Are you hopelessly condemned for your wicked ways? Perhaps you should take this Utah high school teacher’s quiz that gauges students for decency.
In a lesson on “risky behavior in dating,” Roy High School teacher Candance Thurgood sent out a survey called “Know Thyself” to students in her “Adult Roles and Financial Literacy” class. Originally featured in a 1981 “Dear Abby” column, the questionnaire included 30 questions on sex, dating, and drugs. At the end, respondents tallied up their points to see whether they were “pure” or “hopeless and condemned.” The more points, the more indecent. Handing in the quiz was also required for a grade, according to one mother who spoke to the Salt Lake Tribune.
“I was in shock,” parent Heather Danks Miller said to the Tribune. “I couldn’t believe something like this was handed out to students.”
Thurgood alleges that she had used the questionnaire for years without complaint, although many of the questions are judgmental, misogynistic, or homophobic. Others enable rape culture. For example, question six gives asks if respondents have “ever been kissed against your will,” and assigns two points if so. Meanwhile, question 29 asks, “Even though you are straight would you go kinky to see what its [sic] like?” That question lands 13 points to respondents, making queer dating equivalent to stealing money for drugs or having more than one abortion.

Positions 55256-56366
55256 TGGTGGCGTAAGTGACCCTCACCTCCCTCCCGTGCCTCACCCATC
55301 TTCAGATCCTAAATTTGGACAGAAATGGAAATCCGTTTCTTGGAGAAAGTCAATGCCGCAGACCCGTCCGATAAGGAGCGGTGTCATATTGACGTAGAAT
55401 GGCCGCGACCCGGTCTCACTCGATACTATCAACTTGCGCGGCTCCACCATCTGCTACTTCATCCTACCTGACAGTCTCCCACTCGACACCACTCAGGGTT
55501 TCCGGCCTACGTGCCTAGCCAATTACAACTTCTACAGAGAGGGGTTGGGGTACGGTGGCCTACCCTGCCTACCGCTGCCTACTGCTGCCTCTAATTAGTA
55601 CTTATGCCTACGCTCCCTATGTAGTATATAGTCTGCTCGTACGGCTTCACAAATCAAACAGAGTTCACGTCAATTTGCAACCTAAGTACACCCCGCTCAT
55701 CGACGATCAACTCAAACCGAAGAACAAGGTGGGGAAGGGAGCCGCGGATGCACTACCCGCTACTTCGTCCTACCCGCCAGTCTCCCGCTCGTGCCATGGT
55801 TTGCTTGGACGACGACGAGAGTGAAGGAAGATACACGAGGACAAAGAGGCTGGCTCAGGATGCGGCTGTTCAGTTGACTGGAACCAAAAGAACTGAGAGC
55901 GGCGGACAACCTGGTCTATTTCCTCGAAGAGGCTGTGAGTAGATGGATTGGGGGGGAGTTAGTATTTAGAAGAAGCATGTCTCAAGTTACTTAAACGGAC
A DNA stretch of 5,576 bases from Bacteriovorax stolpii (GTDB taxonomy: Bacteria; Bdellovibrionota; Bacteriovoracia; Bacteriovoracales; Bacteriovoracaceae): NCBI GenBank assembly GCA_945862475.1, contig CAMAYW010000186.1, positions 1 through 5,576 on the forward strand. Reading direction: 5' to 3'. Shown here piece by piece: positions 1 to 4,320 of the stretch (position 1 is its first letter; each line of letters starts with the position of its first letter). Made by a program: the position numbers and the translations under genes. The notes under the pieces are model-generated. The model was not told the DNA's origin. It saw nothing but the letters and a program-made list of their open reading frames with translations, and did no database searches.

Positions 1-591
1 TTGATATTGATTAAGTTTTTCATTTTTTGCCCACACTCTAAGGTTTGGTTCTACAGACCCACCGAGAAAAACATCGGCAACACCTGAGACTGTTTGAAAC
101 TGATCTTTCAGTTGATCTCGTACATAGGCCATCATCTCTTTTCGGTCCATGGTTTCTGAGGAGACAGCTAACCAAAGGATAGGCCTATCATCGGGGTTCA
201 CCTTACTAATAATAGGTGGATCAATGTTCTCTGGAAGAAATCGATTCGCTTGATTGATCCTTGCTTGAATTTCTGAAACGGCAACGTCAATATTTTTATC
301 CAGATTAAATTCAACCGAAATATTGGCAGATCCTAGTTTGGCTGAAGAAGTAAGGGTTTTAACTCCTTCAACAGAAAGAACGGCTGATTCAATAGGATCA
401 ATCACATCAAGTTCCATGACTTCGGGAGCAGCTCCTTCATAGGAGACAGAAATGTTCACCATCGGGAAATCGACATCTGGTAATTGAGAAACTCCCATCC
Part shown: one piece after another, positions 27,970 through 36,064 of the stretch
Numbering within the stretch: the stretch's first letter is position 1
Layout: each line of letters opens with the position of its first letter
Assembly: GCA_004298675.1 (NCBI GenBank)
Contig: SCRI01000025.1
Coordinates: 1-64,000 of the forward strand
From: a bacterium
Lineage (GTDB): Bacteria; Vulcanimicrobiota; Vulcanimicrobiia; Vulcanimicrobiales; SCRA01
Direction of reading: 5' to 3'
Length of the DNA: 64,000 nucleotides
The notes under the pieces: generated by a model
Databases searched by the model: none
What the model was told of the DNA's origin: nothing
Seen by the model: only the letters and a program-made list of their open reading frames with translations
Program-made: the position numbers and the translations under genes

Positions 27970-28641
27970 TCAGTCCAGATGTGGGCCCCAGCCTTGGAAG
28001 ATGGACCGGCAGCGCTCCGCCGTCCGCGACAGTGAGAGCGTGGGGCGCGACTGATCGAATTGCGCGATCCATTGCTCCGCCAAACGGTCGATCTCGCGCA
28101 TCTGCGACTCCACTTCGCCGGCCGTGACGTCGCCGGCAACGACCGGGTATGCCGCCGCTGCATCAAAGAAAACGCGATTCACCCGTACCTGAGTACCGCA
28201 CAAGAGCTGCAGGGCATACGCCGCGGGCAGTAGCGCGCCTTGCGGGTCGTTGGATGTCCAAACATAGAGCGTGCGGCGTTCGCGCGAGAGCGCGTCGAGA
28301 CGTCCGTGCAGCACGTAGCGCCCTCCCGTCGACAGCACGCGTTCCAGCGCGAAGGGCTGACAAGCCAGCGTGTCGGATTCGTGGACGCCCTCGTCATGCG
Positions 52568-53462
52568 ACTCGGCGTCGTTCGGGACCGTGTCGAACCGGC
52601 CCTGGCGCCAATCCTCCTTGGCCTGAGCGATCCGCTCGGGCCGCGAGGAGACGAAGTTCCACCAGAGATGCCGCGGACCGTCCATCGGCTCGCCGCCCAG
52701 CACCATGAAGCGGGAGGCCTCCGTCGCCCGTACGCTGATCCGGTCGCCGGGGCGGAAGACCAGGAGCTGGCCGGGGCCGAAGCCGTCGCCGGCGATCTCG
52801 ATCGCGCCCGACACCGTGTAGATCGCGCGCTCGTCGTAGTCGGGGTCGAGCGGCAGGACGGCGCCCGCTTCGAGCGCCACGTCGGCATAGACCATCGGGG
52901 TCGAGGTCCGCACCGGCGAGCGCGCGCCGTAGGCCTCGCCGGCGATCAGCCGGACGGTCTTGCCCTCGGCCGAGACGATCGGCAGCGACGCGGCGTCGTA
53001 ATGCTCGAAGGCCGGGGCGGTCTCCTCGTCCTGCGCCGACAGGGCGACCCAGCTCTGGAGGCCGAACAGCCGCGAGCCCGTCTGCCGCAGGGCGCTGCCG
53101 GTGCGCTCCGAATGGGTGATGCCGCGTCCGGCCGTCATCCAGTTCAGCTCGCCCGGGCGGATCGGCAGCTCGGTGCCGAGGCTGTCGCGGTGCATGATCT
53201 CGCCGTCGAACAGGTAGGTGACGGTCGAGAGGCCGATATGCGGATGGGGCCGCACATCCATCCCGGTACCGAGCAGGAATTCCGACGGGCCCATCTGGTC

University of Utah sociology professor Claudia Geist argued that the quiz stigmatizes teens, alienating them and giving bullies more opportunities to harass classmates.
“It‘s outrageous and creates a hostile environment for the students,” Geist explained to the Tribune. “Kids will find ways to be cruel to each other; they don’t need teachers to help them.”
Weber School District has since placed Thurgood on administrative leave “while the situation is being investigated.” An official apology was sent out from the district, clarifying the class’s requirements.
“While the course itself contains instruction in human sexuality to which parents consented, the survey that was distributed to students elicited information about sexually explicit activities and delinquent behavior, and parental consent was not obtained for this particular set of questions, as is required by state and federal law,” the district said in an official statement. “Although we strive for a standard of perfection in teaching, occasionally mistakes are made.”